As I continue my journey through the book of John and the events that led Jesus to Calvary’s cross, today I set my focus on chapter 13. In this chapter, Jesus knew what was coming. He knew in just a few short hours he would be nailed to a cross to give his live in exchange for ours. Yet, there he was in the upper room, teaching the disciples the most important lesson of all; servanthood.
Gathered around the table with his disciples for the evening meal, Jesus knew there was still one more lesson he to teach before leaving. He got up from the table and wrapped a towel around his waist and reached for an empty bowl. Do you think the disciples were watching or wondering what was going on? Do you think they questioned why Jesus had gotten up from the table?
Jesus reached for some water and filled the bowl and took on the job of the lowest servant in the house. He began washing the disciple’s feet. At that moment what do you think is going through their minds? Peter’s boldness breaks through the silence “Lord, are you going to wash my feet?”
Jesus responded to Peter’s bold statement. “Peter, you don’t understand what I am doing now, but you will later.” (John 13:7)
Jesus was right, Peter didn’t get it. “No Lord you will never wash my feet.”
“Peter, if I don’t wash your feet you’re not one of my people.”
I can just see Peter standing there with his arms open wide “Wash all of me, Lord!” (John 13:9) I just love Peter.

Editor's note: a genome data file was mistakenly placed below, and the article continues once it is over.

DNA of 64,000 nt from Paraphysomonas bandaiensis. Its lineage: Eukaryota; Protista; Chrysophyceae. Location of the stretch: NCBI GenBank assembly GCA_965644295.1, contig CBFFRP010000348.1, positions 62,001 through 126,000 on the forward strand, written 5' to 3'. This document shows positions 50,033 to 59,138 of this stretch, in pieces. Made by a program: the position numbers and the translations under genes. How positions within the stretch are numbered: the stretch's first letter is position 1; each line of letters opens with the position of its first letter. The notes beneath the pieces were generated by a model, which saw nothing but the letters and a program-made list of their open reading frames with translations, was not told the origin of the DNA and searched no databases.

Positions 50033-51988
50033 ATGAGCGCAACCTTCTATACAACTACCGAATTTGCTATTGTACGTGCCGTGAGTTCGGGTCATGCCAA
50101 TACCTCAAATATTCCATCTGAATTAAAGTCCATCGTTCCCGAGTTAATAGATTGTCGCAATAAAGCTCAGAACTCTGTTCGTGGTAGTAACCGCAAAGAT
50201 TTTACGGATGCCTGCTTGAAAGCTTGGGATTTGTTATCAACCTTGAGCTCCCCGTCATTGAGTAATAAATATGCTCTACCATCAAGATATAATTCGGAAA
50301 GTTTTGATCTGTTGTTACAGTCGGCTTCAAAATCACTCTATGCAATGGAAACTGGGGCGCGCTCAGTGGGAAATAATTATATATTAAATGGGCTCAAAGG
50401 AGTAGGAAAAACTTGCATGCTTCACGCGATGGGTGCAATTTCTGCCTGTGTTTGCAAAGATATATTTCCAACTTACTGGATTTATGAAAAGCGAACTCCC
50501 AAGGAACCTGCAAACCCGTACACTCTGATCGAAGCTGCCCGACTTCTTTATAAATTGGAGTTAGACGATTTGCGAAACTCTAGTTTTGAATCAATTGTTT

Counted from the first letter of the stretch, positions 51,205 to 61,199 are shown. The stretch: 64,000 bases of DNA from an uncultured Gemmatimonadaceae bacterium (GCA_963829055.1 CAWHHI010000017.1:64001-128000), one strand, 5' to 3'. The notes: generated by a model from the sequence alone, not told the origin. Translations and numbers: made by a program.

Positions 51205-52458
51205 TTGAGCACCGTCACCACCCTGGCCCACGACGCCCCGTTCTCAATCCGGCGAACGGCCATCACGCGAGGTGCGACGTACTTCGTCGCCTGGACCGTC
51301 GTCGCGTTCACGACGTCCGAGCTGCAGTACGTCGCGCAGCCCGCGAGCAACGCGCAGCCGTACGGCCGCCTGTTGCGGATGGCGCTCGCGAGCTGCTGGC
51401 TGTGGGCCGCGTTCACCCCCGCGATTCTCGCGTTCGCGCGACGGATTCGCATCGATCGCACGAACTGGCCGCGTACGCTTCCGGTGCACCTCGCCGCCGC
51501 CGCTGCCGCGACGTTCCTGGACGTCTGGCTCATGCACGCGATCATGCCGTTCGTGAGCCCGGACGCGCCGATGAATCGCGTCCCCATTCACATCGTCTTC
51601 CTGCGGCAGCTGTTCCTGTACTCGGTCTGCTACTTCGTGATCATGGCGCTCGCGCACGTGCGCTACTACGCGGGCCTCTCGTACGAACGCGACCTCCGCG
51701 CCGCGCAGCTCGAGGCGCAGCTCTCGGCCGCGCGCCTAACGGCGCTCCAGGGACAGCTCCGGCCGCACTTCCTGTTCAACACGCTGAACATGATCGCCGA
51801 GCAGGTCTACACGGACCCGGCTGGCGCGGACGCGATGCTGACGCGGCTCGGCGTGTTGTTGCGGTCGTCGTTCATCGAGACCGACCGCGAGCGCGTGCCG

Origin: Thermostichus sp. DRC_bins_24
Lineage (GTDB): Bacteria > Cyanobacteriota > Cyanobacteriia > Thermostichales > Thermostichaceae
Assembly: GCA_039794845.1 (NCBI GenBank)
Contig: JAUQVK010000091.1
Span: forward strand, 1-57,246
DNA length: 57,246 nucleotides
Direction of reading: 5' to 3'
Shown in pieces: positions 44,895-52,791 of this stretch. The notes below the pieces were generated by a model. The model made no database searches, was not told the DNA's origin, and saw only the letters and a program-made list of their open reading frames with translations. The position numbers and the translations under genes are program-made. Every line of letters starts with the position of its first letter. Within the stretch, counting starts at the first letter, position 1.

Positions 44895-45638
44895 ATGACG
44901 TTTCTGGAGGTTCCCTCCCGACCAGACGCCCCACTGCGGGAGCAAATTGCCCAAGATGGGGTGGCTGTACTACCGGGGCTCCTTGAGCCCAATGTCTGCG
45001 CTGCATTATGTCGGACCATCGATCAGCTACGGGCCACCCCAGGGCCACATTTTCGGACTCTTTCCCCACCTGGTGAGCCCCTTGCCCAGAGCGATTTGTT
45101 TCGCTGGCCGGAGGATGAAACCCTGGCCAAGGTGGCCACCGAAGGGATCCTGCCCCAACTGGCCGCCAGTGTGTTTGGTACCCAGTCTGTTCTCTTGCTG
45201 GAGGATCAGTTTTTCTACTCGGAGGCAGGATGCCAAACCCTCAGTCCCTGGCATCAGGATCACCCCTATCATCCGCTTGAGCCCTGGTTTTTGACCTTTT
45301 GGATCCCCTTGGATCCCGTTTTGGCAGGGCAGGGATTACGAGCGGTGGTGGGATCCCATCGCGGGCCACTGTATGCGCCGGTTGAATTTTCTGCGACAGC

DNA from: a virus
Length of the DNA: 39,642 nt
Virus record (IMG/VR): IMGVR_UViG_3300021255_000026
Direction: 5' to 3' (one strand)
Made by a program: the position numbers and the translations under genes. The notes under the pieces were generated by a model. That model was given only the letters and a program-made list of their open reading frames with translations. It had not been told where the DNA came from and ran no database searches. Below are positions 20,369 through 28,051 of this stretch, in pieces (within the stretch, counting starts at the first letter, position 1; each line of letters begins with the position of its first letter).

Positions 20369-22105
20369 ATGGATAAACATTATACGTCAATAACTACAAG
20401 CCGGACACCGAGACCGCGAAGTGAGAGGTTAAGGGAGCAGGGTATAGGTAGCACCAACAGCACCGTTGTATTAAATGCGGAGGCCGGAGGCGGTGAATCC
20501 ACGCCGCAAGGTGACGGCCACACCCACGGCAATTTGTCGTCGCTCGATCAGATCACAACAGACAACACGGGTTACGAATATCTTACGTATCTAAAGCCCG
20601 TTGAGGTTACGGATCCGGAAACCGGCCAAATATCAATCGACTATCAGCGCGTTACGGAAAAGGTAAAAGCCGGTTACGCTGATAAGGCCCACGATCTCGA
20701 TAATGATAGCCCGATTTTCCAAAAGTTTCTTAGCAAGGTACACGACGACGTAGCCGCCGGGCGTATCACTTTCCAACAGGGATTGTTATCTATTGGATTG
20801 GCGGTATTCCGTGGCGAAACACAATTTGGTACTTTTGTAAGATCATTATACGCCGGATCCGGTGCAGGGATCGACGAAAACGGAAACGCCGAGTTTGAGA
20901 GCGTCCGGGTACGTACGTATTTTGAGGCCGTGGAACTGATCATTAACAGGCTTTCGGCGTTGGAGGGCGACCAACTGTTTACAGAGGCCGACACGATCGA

The disciples didn’t yet understand what was happening but they would soon find out. Jesus was about to wash them all clean on Calvary’s cross. “After a person has had a bath,” Jesus said “his whole body is clean. He needs only to wash his feet.” (John 13:10)
That night, before Jesus ever got up to wash the first foot, he knew that one of his disciples would deny him and one would betray him; yet he washed all of their feet. He cleansed their sin. He forgave them. By morning, Judas betrayed him for thirty pieces of silver and Peter denied even knowing him…not just once, but three times.
I think it’s important for us to remember who was present in the upper room that night. Knowing who they were and what they were about to do, Jesus humbled himself and served ALL of them. I say that to lead to this question: Have you ever thought that Jesus couldn’t possibly forgive you for the “horrible things” you’ve done? Think again. The men in the upper room that night had walked with Jesus for three years – and He forgave them all…he didn’t just pick and choose.
This display of service in the upper room should also be a huge example for us. Jesus died for all of us not just the perfect and loveable. Take some time to search within yourself. Are there people you don’t want to be around because you feel you are better than they? What about when it comes to acts of service? Are there people you won’t help because you feel like they are capable of helping themselves? Remember, Jesus served all – even the men he knew were going to betray him.